Alternative: The Push-up Test

Graded on a pass/ fail basis. The athlete needs to be able to do 10 reps while holding a neutral spine position, at the cadence described above to earn a passing grade. If they alter their spinal position in any way (excessive arching of the lower back, or poking the butt up into the air), or fail to execute the drill at the proper cadence they fail the test.

The Squat: Before I begin my diatribe against the squat, allow me to genuflect for a moment and acknowledge it as “the king of all exercises”, “the greatest strength exercise ever created” and yada, yada, yada. Sarcasm aside for a moment, I should point out that I really do love and respect the squat and completely agree with its placement at the top of the exercise heirarchy. I just hate seeing kids rush into them before they’re ready. I wish I had a dime for every time I’ve assessed a new athlete and he, or she told me that they squat X number of pounds. As you might imagine, they get pretty demoralized when my assessment reveals that they can’t even squat their own body weight properly and as a result, shouldn’t be using any form of external resistance until any existing strength and flexibility imbalances have been addressed. Think about it for a minute; if you can’t squat your own body weight without rounding your back, your knees caving in towards each other, or noticeably shifting your weight to one side as you perform the lift, what sense does it makes to put a loaded barbell on your back? Right, absolutely none! Yet, this is exactly what continues to go on in high school weight rooms all across the country!

Alternative: The Pistol Squat 

A much better gauge of lower body strength potential would be a one legged, a.k.a. pistol squat. With these, there’s no throwing unnecessary stress onto the lower back, or knees, or shifting the brunt of the exercise onto your stronger leg. You can either do these, or you can’t. And, since during most sports activities most of your weight is on one leg at a time, pistol squats carry with them the benefit of lots of functional carryover. To begin, stand on one leg with your other leg held straight out in front of you, about a foot or so off the floor. Next, reach your arms out in front of you as you sit your hips back and begin to squat. Continue descending until you reach your lowest point possible without excessively rounding your back. How far down you actually get will be determined by several factors- including the mobility around your hip and ankle joints, as well as your current level of strength. Most young athletes should at least be able to execute a pistol squat to the parallel position (where their working thigh is parallel to  the floor). Advanced trainees may be able to get all the way down to the point where their butt almost touches their Achilles tendon. The thing I like best about these is that they’re an incredibly humbling exercise. Even athletes who currently squat considerable amounts of weight have trouble doing a single pistol squat properly. This signals a definite need to work on joint mobility and unilateral strength. I usually consider about 5 reps done to at least parallel as a passing grade. Look out for huge strength imbalances on the non-dominant leg though.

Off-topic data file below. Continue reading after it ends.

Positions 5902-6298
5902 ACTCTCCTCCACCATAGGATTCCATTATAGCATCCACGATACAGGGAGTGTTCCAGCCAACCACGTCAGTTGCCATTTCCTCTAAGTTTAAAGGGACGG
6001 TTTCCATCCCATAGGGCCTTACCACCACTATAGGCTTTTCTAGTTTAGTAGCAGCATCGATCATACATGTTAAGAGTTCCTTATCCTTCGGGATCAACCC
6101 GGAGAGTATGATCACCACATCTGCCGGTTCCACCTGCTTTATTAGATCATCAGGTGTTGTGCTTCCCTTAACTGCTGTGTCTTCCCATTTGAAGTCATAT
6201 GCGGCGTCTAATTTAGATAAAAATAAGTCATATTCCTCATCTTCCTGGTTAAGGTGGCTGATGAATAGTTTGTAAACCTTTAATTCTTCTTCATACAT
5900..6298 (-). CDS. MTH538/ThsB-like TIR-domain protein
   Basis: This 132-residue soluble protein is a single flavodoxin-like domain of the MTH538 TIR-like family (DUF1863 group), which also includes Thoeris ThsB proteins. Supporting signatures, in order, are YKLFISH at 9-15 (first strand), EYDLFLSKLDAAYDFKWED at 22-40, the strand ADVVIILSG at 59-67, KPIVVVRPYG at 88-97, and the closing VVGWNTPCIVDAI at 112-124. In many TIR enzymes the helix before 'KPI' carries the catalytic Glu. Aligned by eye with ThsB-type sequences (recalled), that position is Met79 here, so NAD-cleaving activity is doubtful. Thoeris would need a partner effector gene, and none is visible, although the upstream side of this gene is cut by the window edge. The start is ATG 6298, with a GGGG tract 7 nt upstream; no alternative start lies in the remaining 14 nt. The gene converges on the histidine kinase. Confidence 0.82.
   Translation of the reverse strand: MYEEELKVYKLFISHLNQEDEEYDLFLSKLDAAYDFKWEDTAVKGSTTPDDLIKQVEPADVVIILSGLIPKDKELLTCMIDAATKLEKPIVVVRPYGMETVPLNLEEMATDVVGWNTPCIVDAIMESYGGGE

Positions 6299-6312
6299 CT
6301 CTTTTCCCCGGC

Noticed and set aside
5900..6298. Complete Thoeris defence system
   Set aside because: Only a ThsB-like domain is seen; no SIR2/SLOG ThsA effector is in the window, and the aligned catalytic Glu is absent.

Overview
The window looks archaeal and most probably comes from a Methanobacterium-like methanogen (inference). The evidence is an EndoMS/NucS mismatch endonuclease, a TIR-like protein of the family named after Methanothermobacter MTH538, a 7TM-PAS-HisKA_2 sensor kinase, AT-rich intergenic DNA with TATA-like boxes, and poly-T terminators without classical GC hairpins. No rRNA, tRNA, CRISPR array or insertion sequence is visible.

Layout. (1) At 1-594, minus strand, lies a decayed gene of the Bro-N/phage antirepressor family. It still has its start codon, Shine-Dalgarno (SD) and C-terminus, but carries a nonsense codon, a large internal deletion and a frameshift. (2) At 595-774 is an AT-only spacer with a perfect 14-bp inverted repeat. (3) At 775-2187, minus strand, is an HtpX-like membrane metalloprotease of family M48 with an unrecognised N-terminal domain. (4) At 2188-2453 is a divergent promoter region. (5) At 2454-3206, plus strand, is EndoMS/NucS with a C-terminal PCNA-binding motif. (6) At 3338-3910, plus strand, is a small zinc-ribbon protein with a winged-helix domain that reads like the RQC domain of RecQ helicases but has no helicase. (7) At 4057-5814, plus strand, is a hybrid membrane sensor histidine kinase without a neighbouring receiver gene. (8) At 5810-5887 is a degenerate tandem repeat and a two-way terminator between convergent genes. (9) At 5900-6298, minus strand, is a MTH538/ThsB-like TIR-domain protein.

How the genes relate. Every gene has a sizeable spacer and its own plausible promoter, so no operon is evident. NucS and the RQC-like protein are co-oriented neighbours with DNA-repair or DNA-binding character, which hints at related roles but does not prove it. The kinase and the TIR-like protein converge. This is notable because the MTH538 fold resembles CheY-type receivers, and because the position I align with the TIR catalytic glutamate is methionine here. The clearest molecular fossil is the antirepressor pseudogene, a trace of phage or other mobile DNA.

Hang Clean, or other Olympic style lift: What do you get when you combine growing young bodies that are typically, shall we say, “flexibility challenged” for lack of a better term, with the explosive movement of free weights? Can you say, an injury waiting to happen? Again, I have nothing against the Olympic lifts per se and think that they’re one of the best ways imaginable to improve explosive power development. It’s just that in order to for them to pay off from a risk/reward standpoint, the athlete in question has to have sufficient joint mobility and be absolutely meticulous with their form. Not to burst anyone’s bubble here, but believe me when I tell you that this is seldom the case. The bottom line is, unless an athlete has been properly instructed as to how to perform these lifts and/or there’s a qualified strength coach supervising them during testing, I just have a hard time advocating their presence in a testing protocol.

Alternative: Med Ball Overhead Throw

I’d much rather see kids tested in the overhead medicine ball throw. It gives you all the explosion of an Olympic lift, without any of the associated danger. You get the vaunted “triple extension” that Olympic lifts are predicated on (extension at the hip, knee and ankle), but you don’t have to worry about the catch position of a clean, or the overhead stability required for the snatch- which is where most adolescents falter by the way, due to their subpar flexibility/mobility of the shoulder girdle. With these, you simply hold a medicine balls at its side while standing in a squat position, with your arms extended down towards the floor. Begin with a rapid descent of the hips as you sit back into a squat position. Immediately upon hitting the parallel position of the squat, quickly explode upwards as you swing your arms above your head and throw the ball up and slightly back behind you. Shoot for maximal height of the ball and really try to jump off the ground as you throw. Take the best height of three throws as your score.

About the only issue you’ll run into with these is selecting the appropriate weight ball. You want to make sure you’re using a ball heavy enough to require you to explode, but not so heavy that you have difficulty moving it rapidly. Your best bet is experimenting with several different weight balls and then ensuring that you retest with the same weight ball so you can monitor your progress. Then, when you feel you’re ready, move up to the next level ball.